October 16, 2009 |
After months of keeping a low profile on healthcare, there was Sen. Joe Lieberman (I-Conn.) on the Don Imus radio show this week, warning that Democrats better not take his vote for granted. Sen. Roland W. Burris, the scandal-plagued freshman Democrat from Illinois, blasted out a news release declaring that he had "emerged as a key player in the healthcare debate." Even Sen. Ben Nelson, the centrist Democrat from Nebraska who has enjoyed months of White House wooing, made a point of reminding a scrum of reporters in the Capitol that he was still uncommitted.
June 7, 2008 |
Senate leaders withdrew legislation that would have mandated major cuts in U.S. greenhouse gas emissions after falling a dozen votes shy of ending a GOP filibuster. Although the bill enjoyed bipartisan support, the weeklong floor debate devolved into partisan bickering over which party was most responsive to the plight of Americans trying to cope with rising gas prices. The bill would have cut greenhouse gas emissions 18% below 2005 levels by 2020 and nearly 70% by midcentury.
January 18, 2010 |
President Obama swooped into Massachusetts on Sunday on a mission to rescue his party's struggling U.S. Senate candidate and prevent the collapse of the Democrats' healthcare overhaul. "Understand what's at stake here," Obama told a spirited crowd of about 1,500 people assembled in a small arena at Northeastern University. "It's whether we're going forwards or going backwards." Massachusetts, which has not elected a Republican to the Senate since the Nixon administration, may have been the last place Obama expected to show up this month.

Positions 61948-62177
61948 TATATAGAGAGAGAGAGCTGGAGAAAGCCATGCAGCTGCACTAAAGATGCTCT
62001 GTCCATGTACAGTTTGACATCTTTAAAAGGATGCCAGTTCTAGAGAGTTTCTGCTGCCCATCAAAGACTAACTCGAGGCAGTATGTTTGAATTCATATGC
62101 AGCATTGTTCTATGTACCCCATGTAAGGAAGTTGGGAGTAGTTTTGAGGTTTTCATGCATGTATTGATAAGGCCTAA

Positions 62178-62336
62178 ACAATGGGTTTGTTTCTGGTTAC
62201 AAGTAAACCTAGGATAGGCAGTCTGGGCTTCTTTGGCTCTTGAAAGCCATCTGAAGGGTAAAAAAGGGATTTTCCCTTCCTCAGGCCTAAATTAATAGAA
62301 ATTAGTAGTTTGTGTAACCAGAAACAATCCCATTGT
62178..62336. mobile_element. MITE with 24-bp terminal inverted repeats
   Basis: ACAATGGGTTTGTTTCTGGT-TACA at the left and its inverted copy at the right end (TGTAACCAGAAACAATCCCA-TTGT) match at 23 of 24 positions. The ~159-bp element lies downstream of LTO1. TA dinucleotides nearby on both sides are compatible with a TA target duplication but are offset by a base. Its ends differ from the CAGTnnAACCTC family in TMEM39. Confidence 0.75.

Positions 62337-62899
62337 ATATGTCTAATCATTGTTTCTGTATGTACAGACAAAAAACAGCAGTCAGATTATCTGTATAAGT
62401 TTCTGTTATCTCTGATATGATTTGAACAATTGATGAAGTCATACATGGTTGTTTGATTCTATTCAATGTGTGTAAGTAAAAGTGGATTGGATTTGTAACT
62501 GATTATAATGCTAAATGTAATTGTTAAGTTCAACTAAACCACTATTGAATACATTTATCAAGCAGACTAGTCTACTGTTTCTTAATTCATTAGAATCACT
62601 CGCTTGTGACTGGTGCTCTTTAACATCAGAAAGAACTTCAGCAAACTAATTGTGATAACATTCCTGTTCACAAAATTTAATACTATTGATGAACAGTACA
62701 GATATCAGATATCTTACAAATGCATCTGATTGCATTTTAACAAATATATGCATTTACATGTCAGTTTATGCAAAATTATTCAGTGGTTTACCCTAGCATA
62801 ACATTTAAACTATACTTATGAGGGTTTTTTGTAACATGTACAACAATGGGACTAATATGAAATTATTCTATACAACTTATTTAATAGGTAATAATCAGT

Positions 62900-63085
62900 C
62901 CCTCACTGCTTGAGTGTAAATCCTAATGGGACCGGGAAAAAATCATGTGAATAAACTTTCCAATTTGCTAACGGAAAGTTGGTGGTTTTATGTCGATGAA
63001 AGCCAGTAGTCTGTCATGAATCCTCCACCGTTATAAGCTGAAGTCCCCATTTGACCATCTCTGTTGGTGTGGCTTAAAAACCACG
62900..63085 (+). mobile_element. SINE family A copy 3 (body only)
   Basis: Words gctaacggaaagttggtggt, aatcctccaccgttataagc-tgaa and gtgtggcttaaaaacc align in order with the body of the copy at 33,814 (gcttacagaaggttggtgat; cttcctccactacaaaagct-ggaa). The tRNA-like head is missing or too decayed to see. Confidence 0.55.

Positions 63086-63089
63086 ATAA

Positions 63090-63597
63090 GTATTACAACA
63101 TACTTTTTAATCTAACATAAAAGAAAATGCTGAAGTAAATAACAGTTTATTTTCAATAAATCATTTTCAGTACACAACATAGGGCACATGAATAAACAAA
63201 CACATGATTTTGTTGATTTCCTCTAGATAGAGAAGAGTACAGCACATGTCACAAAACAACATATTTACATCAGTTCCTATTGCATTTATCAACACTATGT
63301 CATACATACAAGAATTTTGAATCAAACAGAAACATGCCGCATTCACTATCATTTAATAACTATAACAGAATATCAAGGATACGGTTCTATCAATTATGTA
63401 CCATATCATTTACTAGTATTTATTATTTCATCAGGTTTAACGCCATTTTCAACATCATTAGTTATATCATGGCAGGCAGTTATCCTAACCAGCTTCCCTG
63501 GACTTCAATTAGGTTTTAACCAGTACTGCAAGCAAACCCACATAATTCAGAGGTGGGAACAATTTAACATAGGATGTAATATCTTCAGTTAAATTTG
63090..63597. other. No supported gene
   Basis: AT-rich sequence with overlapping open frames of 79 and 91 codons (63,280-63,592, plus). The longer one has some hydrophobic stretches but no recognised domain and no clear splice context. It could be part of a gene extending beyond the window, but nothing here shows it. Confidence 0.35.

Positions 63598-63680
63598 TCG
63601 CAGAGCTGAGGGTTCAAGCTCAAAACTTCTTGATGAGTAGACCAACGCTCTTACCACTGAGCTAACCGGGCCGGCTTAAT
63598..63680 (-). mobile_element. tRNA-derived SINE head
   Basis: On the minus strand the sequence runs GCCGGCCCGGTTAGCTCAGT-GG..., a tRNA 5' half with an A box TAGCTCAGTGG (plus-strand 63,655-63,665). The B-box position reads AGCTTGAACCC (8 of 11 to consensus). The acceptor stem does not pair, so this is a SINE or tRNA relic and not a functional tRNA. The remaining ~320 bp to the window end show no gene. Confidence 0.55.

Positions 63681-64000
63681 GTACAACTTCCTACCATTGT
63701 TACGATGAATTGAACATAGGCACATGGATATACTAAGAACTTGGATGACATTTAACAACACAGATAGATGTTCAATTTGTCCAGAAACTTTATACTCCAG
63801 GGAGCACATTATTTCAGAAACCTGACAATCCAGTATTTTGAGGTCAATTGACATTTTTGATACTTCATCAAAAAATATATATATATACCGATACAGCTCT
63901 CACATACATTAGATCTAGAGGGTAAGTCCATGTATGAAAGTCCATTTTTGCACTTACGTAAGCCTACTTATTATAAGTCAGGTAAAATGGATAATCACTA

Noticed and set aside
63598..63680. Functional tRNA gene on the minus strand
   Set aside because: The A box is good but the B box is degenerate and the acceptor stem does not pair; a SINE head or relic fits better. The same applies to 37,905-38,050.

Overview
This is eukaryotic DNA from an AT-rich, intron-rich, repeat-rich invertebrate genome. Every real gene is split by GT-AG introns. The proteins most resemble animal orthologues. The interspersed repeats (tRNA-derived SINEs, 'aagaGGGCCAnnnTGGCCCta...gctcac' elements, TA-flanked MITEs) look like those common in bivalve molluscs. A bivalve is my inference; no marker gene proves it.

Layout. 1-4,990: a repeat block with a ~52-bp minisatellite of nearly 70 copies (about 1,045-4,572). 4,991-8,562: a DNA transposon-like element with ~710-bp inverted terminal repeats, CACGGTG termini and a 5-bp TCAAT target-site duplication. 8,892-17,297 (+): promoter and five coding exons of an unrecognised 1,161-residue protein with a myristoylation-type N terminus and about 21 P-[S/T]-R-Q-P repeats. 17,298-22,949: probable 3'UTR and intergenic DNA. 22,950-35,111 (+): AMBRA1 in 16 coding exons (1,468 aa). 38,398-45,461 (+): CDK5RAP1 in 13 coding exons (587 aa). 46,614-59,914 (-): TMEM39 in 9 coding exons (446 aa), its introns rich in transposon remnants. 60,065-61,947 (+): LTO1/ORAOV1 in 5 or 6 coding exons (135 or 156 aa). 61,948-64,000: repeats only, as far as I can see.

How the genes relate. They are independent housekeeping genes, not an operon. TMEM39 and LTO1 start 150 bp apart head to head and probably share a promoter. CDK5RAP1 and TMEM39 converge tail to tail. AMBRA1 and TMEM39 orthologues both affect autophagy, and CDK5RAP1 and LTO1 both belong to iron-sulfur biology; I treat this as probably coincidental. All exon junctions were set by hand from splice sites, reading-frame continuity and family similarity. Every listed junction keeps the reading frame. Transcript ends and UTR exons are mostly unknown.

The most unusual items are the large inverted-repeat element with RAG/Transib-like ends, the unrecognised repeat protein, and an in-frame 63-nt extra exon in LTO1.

December 15, 2010 |
After stumbling last week, the effort to end the policy banning gay troops from serving openly in the military received a boost Wednesday, as the House approved a measure repealing the policy in an effort to force the Senate to do the same before lawmakers go home for the holidays. The House vote on the "don't ask, don't tell" policy -- essentially a repeat of a similar vote in May -- puts fresh pressure on the Senate leaders to prioritize the repeal as they struggle to schedule votes on a handful of last-chance priorities for Democrats.
May 8, 2005
In response to "The Republicans' Filibuster Lie," Commentary, May 3: Missing from David Greenberg's otherwise excellent analysis of the Republican lie on judicial filibusters is perhaps the ultimate in delicious irony: Bush nominee Richard Allen Griffin, whose ascent to the 6th Circuit Court of Appeals has been blocked by Democrats, is the son of Republican Sen. Robert P. Griffin, the former Michigan lawmaker who in 1968 led the GOP filibuster opposing...
May 8, 2012 |
WASHINGTON -- The political battle over President Obama's plan to keep student loan interest rates from skyrocketing escalated as Senate Republicans blocked a Democratic proposal to tax wealthier earners to pay for it. Republicans stopped the effort with a filibuster, even as some in the GOP view this as a politically risky move at a time when middle-class families continue to struggle to afford college. Rates for 7 million new undergraduate student loans are set to double to 6.8% on July 1 if Congress fails to act. The vote was 52-45, failing to reach the 60-vote threshold needed to overcome the GOP filibuster.